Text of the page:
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  1. SAFE LIFTING Avoiding a Painful Back

  2. Back Injuries • Back injuries account for nearly 20% of all injuries and illnesses in the workplace. • Back injuries cost the nation an estimated 20 to 50 billion dollars per year.

  3. Slips, Trips and Falls • On stairways alone, falls result in over two million disabling injuries yearly. • There are thousands more minor injuries caused by slips, trips, and falls each year. • Most alarming of all is, the fact that industrial falls cause over 1000 deaths each year. • Slips, trips and falls account for 15 to 20 percent of all workers' compensation costs.

  4. Leading Back Injury Factors • Poor posture • Poor physical condition • Incorrect lifting • Jobs that require high energy

  5. THE SPINE’S BASIC FUNCTIONS • Providing support • Protecting the spinal cord • Providing flexibility to allow bending and rotating

  6. STANDING POSTURE • Keep your spinal column aligned in its natural curves • Prop one foot up on a stool to reduce stress in your lower back

  7. STRETCH OFTEN - SHIFT POSITIONS • Shift your posture often • Stretch frequently throughout the day • Keep your body flexible (not rigid or fixed) • Don’t force your body to conform to its workspace

  8. LIFT WITH COMMON SENSE! • Assess the situation • Is the load big, bulky, heavy? • Do you need help? • Remember- no single technique will work in all circumstances

  9. THE SAFE LIFTING ZONE • The safe lifting zone is between the knees and shoulders • Below knee level? • Bend with your knees and lift with your legs • Above your shoulders? • Use a stool or ladder

  10. PUSH-- DON’T PULL Can you slide it instead of lifting it?

  11. Do you need equipment to help move it? • Use proper equipment • Hand trucks • Forklifts • Dollies • Use gloves if needed

  12. Must you twist or stretch to get it? • Readjust the load or your position before you lift. • Get help!

  13. PREPARING TO LIFT OR MOVE • Have you stretched your muscles or warmed up before lifting? • Are you wearing slip resistant shoes? • Have you cleared a pathway before you move the item?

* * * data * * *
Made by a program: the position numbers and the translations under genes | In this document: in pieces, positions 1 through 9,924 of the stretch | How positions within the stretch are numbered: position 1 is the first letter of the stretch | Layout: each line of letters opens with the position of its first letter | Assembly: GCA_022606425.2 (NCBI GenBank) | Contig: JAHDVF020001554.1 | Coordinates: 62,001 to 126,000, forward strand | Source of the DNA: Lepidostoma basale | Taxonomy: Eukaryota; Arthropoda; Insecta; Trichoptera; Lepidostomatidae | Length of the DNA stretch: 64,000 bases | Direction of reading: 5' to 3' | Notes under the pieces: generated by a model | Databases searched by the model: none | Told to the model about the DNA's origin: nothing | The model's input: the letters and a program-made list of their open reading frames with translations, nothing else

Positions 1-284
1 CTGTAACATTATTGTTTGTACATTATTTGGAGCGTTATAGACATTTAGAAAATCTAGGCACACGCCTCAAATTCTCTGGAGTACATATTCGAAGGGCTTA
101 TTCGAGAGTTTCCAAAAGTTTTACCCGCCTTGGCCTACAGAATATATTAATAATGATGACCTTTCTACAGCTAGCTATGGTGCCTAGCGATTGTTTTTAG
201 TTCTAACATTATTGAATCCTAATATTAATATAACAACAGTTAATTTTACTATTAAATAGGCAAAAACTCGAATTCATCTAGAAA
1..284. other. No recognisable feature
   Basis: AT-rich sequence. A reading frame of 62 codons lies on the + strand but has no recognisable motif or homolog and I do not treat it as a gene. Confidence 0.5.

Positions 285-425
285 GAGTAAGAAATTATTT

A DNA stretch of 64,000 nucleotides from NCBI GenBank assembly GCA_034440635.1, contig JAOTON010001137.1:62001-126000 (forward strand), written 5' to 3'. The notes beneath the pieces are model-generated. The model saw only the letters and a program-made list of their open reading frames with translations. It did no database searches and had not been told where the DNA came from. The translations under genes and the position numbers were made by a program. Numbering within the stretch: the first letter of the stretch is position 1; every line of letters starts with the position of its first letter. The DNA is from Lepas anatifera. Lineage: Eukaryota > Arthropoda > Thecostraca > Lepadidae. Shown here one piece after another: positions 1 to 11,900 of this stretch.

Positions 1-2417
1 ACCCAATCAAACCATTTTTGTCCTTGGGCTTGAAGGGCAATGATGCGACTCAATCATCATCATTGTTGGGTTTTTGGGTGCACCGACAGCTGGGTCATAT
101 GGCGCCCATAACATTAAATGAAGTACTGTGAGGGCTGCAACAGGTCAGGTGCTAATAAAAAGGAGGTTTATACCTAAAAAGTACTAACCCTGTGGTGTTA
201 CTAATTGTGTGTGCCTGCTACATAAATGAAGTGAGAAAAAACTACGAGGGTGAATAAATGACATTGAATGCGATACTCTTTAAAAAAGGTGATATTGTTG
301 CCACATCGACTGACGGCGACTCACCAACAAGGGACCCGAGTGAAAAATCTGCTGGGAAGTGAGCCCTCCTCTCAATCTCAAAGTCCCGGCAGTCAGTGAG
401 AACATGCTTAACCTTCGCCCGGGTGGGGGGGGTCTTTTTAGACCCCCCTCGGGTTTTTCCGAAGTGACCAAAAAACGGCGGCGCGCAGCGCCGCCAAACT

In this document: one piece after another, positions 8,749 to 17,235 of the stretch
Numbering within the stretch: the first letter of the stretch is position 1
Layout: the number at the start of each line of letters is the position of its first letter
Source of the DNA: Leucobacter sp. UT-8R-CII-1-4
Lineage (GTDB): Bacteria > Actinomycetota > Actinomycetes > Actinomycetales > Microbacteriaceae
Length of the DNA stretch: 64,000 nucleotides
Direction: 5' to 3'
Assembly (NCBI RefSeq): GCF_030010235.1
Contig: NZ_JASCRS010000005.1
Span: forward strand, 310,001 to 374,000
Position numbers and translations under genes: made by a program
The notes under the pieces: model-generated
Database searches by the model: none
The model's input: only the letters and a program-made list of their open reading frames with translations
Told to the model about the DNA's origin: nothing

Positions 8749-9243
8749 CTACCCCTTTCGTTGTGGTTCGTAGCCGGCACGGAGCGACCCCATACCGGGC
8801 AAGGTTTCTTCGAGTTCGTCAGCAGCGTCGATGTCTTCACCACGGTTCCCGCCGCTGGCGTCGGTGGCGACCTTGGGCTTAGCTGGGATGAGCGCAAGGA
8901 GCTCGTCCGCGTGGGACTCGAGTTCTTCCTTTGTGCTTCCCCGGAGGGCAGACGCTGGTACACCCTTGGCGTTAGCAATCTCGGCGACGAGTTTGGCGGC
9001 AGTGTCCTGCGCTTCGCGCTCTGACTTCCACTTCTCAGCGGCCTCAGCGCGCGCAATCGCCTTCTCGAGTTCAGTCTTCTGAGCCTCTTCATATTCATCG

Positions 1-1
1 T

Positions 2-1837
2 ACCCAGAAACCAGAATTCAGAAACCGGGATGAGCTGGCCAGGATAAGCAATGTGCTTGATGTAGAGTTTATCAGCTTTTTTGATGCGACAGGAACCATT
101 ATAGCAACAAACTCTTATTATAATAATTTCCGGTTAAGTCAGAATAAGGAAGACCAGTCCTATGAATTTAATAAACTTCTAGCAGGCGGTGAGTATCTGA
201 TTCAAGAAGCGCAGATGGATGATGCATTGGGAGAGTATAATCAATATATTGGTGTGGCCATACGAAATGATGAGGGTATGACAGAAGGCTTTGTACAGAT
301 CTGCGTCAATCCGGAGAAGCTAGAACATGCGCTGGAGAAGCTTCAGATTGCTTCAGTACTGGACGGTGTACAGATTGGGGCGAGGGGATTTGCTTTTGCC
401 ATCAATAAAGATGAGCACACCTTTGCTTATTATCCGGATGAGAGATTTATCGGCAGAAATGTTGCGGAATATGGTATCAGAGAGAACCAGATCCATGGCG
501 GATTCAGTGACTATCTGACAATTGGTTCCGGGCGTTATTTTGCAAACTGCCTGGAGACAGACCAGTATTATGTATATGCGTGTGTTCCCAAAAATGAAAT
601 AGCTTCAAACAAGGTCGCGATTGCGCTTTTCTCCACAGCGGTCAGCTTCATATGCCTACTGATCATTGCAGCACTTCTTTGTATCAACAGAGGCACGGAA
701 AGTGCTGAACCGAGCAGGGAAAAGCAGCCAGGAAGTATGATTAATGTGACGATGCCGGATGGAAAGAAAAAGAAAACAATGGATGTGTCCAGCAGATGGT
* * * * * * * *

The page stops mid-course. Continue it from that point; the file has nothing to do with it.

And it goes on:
14. WHEN YOU LIFT Do • Plant your feet firmly - get a stable base • Bend at your knees - not your waist • Tighten your abdominal muscles to support your spine • Get a good grip - use both hands

  15. WHEN YOU LIFT Do • Keep the load close to your body • Use your leg muscles as you lift • Keep your back upright, keep it in its natural posture • Lift steadily and smoothly without jerking

  16. WHEN YOU LIFT Do Not • Lift from the floor • Twist and lift • Lift with one hand (unbalanced) • Lift loads across obstacles

  17. WHEN YOU LIFT Do Not • Lift while reaching or stretching • Lift from an uncomfortable posture • Fight to recover a dropped object (let it go!)

  18. One-handed Lift

  19. Twisting

  20. REMEMBER! • Your work day is one third of your total day • Plan your tasks carefully to avoid a painful back • Managing your back is your responsibility

  21. General Safety Rules • Make your safety your first consideration in every situation. • Keep your work area clean and free from loose objects, stumbling or slipping hazards (including electrical wires from equipment). • Be aware of walking surfaces. Extra care is needed on wet or icy surfaces. • Never leave an unsafe condition unmarked or unguarded. • Always post “wet floor” signs when needed.

  22. General Safety Rules (continued) • Wear adequate shoes that are not open and that give good support and slip resistance. • Never use broken or damaged ladders or other equipment. • Ladders in front of doors should be marked or posted with warning barricades. • Use care when working on stairways. • Be cautious when working to keep from tripping over equipment such as buckets, vacuum cleaners, and other tools.

  23. Electrical Safety • Always check electrical cords, tools, or equipment before using. Damaged equipment should be pulled from service. • Any equipment that sparks, stalls or runs hot should be checked out. • Avoid wearing excessive jewelry when performing electrical tasks. • Do not block fire service panels. • Extension cords should only be used temporarily.